To expedite the process, Heard moved from Hawaii to New York and became a patient at New York-Presbyterian/Weill Cornell Medical Center, which has the largest living donor kidney program on the East Coast. Living donor transplants last longer and begin their function more quickly than cadaveric organs, so it was an ideal solution for Heard.
On March 9, Schlachter and Heard found themselves side-by-side at New York Presbyterian being prepped for surgery; they hadn’t seen each other since their 10-year class reunion nine years ago.
“She looked exactly the same; she hadn’t changed a bit,” said Heard. “And she never expressed any fear or hesitation. The first thing I told her was that it wasn’t too late to back out. She just laughed and said, ‘Nah, I’m good.’”
The surgery was performed successfully and two days later Schlachter was back home in Southold. Heard would stay in the hospital several days longer as his procedure was more invasive.
“I’m feeling pretty good,” said Schlachter. “I’m a little tired and I sleep late and take a lot of naps, but that’s what the doctors told me to expect.”
Schlachter will be able to return to her job in Central Registration at Eastern Long Island Hospital in about a month.
Heard is out of the hospital and staying with Arnold during his recovery, which requires close monitoring of the transplanted kidney. So far everything is looking good.
“Allison stepping forward absolutely saved my life,” said Heard. “People hear about dialysis, but that’s not living, that’s surviving. There’s nothing healthy about dialysis; the longer you’re on dialysis you’re taking years off your life.”
Heard is quick to add that Arnold worked tirelessly to find a donor, taking to social media and sharing his story with SoutholdLOCAL.
“Jodi was the orchestrator for all of this; Jodi set out with a plan and she executed her plan in detail to the fullest. Everything she set out to do, she did, which is truly amazing.”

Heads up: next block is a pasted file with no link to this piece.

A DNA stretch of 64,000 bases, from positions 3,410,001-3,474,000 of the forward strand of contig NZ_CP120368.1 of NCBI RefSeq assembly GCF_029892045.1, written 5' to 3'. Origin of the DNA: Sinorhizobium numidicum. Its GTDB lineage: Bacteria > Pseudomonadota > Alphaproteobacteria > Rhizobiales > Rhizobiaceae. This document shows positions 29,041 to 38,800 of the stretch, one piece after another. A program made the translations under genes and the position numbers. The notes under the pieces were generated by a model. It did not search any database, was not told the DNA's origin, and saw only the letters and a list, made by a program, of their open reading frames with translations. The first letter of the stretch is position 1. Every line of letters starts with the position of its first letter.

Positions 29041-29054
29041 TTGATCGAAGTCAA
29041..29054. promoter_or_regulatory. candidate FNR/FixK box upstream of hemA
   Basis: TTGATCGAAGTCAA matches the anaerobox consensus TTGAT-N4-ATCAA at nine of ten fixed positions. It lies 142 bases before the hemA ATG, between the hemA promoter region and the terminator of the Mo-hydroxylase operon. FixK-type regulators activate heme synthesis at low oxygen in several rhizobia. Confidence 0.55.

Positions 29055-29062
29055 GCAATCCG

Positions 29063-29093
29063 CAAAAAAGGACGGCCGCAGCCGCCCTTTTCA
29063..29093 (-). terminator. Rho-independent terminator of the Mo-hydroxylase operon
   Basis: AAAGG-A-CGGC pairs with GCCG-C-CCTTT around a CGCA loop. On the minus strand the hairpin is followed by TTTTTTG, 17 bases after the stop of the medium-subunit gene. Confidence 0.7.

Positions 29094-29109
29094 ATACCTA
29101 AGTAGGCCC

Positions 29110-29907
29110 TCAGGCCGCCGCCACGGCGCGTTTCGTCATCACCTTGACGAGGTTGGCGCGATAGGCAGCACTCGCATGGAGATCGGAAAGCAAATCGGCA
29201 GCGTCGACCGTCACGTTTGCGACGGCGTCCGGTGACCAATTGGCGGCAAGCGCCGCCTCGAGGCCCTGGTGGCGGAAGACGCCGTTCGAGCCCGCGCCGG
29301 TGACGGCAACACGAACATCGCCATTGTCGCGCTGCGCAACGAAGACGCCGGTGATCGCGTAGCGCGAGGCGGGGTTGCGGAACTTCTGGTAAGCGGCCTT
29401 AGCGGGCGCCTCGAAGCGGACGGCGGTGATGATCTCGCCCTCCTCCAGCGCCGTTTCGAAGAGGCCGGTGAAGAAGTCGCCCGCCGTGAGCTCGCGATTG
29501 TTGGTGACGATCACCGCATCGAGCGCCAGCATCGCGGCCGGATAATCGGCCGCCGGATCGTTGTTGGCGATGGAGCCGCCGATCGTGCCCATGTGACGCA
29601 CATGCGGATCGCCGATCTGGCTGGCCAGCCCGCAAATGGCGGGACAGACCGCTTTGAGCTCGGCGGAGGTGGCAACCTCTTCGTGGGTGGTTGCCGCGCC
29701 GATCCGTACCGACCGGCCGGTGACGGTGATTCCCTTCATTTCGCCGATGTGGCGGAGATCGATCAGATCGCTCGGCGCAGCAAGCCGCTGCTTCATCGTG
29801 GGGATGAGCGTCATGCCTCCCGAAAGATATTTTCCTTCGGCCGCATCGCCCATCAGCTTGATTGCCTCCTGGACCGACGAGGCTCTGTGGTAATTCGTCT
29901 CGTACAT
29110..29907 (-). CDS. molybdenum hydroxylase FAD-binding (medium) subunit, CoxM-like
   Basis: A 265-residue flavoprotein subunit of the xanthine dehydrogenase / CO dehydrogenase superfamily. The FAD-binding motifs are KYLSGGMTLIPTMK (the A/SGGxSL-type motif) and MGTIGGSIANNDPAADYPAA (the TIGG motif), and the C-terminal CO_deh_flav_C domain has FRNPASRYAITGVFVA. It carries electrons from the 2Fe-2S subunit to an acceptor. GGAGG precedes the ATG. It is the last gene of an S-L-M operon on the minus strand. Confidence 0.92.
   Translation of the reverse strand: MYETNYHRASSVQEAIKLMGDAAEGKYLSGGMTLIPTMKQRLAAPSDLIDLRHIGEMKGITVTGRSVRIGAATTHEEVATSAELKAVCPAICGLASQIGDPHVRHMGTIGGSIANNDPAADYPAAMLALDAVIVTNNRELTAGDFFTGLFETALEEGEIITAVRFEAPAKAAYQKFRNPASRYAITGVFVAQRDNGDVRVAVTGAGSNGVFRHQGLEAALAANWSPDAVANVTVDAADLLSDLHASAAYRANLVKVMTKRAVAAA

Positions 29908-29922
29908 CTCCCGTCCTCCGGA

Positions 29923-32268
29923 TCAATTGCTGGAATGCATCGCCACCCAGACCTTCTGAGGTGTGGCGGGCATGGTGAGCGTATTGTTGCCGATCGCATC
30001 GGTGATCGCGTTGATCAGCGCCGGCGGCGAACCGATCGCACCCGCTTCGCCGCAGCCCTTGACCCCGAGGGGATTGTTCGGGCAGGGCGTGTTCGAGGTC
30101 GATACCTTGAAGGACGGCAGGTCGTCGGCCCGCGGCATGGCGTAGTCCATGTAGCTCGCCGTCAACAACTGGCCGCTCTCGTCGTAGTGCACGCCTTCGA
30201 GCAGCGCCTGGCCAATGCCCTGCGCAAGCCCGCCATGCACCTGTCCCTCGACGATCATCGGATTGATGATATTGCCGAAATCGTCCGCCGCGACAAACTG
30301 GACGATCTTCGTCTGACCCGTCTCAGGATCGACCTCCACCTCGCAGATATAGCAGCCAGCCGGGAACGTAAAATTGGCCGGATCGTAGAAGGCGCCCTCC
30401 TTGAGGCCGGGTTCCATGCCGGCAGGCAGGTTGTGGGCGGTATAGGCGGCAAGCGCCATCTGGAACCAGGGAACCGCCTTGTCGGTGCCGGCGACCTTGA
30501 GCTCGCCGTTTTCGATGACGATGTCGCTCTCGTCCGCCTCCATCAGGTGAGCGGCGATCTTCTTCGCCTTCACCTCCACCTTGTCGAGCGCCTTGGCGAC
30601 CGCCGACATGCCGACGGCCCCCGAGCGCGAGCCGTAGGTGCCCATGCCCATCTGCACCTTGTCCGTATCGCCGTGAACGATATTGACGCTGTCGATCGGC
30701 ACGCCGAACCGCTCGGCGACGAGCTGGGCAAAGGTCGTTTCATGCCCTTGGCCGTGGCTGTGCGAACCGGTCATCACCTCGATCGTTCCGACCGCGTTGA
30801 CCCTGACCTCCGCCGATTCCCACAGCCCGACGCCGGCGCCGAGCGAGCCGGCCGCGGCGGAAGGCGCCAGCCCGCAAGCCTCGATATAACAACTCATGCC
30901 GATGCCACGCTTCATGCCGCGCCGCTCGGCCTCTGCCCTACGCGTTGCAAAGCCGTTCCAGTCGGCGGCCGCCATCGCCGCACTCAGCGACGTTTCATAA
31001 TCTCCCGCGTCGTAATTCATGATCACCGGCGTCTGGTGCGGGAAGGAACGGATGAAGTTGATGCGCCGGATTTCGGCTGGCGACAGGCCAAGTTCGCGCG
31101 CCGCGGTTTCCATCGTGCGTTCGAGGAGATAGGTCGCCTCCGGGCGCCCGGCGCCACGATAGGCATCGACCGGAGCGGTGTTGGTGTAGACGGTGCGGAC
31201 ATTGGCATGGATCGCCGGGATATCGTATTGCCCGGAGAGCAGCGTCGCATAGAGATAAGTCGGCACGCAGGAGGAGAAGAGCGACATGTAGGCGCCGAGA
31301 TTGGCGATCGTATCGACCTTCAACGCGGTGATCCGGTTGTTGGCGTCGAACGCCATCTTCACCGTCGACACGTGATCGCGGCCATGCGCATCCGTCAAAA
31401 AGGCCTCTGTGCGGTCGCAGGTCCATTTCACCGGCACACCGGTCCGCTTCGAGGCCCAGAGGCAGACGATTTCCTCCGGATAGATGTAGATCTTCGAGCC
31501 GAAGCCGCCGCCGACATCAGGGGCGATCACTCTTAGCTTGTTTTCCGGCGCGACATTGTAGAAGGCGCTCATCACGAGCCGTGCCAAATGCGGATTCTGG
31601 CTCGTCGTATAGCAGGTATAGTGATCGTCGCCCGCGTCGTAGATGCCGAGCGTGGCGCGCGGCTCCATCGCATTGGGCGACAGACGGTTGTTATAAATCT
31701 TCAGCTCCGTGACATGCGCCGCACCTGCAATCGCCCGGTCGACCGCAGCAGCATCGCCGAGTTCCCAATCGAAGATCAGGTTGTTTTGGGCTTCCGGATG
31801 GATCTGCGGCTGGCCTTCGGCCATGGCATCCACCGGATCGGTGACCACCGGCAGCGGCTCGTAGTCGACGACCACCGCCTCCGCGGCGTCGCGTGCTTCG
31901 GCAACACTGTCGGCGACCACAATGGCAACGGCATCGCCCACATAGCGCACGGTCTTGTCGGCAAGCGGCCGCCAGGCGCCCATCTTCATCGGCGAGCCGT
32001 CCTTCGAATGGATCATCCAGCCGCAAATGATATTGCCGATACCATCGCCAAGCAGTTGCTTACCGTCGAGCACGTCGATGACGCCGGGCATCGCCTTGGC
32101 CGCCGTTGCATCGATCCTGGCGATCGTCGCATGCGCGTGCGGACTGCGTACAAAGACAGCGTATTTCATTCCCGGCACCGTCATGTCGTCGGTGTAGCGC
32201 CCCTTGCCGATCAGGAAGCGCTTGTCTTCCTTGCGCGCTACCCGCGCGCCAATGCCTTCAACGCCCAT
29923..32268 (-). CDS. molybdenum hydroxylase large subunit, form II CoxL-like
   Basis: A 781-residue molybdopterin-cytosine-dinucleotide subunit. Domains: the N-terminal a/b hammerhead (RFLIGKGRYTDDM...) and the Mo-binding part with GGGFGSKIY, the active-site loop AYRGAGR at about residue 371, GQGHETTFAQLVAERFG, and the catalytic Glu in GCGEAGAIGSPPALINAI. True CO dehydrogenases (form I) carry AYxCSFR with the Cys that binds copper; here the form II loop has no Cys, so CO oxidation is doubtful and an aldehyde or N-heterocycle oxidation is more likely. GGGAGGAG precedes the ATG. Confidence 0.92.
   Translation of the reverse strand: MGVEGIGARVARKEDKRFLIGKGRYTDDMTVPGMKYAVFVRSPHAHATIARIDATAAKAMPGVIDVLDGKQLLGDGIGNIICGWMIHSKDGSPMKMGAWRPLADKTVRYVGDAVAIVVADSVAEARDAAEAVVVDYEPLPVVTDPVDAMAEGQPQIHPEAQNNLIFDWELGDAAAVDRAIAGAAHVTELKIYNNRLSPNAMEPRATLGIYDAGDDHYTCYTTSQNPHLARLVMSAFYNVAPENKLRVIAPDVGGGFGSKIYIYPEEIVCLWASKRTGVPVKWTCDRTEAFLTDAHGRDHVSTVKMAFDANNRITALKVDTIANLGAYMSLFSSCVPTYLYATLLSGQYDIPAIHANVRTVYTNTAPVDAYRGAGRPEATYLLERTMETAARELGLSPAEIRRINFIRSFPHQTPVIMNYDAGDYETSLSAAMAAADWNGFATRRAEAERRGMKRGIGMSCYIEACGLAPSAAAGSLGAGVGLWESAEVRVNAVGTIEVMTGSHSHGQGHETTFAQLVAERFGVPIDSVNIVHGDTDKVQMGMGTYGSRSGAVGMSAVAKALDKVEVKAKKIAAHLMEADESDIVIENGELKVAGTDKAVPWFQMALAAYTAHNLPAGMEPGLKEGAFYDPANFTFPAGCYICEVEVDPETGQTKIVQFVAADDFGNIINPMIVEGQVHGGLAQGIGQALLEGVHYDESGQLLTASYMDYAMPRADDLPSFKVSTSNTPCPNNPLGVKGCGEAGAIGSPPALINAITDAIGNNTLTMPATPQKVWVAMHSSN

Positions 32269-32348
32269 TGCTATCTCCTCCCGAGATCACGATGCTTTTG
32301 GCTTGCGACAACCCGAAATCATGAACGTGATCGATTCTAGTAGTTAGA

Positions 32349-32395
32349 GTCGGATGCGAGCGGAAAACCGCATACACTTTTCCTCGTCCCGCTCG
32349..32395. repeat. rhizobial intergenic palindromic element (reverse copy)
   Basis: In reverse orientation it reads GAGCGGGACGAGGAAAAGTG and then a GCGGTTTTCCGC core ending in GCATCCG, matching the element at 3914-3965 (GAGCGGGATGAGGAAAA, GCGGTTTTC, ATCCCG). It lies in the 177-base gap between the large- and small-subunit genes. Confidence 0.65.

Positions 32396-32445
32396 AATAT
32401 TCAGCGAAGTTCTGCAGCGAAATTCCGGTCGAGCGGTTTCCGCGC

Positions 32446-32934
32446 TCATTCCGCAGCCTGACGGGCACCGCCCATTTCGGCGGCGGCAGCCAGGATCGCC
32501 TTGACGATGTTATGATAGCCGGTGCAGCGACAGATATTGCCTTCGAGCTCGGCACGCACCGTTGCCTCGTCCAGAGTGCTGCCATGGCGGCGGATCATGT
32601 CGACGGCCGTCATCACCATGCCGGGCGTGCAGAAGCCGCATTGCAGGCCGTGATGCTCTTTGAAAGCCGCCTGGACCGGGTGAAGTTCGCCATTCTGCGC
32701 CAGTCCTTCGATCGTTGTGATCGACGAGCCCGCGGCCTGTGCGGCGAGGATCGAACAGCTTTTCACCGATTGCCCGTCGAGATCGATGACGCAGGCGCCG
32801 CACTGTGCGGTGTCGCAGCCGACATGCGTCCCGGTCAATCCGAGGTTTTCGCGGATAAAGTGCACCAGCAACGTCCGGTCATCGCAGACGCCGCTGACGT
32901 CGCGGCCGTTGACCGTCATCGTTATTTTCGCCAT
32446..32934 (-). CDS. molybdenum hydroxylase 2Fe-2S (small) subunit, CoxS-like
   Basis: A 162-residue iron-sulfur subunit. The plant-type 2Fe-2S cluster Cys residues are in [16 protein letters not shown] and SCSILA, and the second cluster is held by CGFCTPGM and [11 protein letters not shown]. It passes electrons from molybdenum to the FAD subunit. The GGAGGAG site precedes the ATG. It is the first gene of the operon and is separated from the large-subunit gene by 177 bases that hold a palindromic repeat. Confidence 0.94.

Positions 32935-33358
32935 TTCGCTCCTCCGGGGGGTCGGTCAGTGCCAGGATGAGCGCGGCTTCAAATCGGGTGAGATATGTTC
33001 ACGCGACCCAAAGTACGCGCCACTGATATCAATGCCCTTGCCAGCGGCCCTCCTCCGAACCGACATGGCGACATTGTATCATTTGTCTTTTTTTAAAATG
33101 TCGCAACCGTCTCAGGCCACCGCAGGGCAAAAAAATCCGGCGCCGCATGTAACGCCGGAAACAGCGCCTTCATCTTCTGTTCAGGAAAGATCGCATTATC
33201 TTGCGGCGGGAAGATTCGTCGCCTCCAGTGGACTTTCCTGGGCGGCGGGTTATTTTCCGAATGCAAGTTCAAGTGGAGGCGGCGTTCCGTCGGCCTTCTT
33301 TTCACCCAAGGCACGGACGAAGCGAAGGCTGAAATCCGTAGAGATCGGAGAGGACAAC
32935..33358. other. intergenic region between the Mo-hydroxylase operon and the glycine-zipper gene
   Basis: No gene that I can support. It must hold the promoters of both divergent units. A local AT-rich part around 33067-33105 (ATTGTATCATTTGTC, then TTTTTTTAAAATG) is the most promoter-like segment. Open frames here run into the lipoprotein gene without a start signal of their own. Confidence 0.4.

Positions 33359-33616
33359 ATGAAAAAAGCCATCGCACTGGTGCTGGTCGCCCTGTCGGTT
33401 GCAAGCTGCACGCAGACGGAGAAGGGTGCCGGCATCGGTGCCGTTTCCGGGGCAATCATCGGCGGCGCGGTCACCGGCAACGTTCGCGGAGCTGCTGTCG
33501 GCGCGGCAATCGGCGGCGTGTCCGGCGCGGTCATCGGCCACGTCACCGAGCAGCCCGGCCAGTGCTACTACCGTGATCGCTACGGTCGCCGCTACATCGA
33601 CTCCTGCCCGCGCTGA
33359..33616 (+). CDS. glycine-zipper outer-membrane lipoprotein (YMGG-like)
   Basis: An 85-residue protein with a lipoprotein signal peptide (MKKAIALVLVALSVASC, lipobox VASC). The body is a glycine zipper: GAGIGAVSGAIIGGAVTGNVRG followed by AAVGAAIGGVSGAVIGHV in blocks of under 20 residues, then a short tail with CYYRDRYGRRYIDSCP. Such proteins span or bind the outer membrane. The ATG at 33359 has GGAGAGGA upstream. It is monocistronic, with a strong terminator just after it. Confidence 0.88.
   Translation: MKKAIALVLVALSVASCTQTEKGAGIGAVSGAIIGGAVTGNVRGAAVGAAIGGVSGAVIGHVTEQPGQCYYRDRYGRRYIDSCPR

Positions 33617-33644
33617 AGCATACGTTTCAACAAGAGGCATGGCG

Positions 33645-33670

Arnold has nothing but admiration for her good friend Schlachter.
“I’m proud to call her a friend,” she says. “Her selflessness is unbelievable. Living organ donation is a beautiful thing that I can only hope gains even more attention in the future, thanks to selfless people like Allison.”
Heard is profoundly thankful for Schlachter’s generosity.
“How do you thank someone for saving your life? Words can’t articulate it. Words can’t do it justice. She just made it very clear that if she was in the same situation she hoped that someone would do the same for her. The fact is that she was in a position to help and that’s why she did it.”
Heard plans to honor Schlachter with a tattoo, as he did for his mother when she donated a kidney.
“I haven’t decided yet, name or picture, but I’m going to be paying homage to Allison some way, that’s for sure,” said Heard.
Schlachter feels that the donation was something anyone in her position would have done, saying that if she could donate again, she would.
“I wasn’t concerned about the surgery,” she said. She recalls driving to work in a snowstorm after the donation was given the go-ahead and worrying that something would happen to her before she had a chance to give Heard her kidney.
The trio of friends will most likely have a get-together once Heard is feeling up to it, said Schlachter. And they will certainly have a lot to talk about.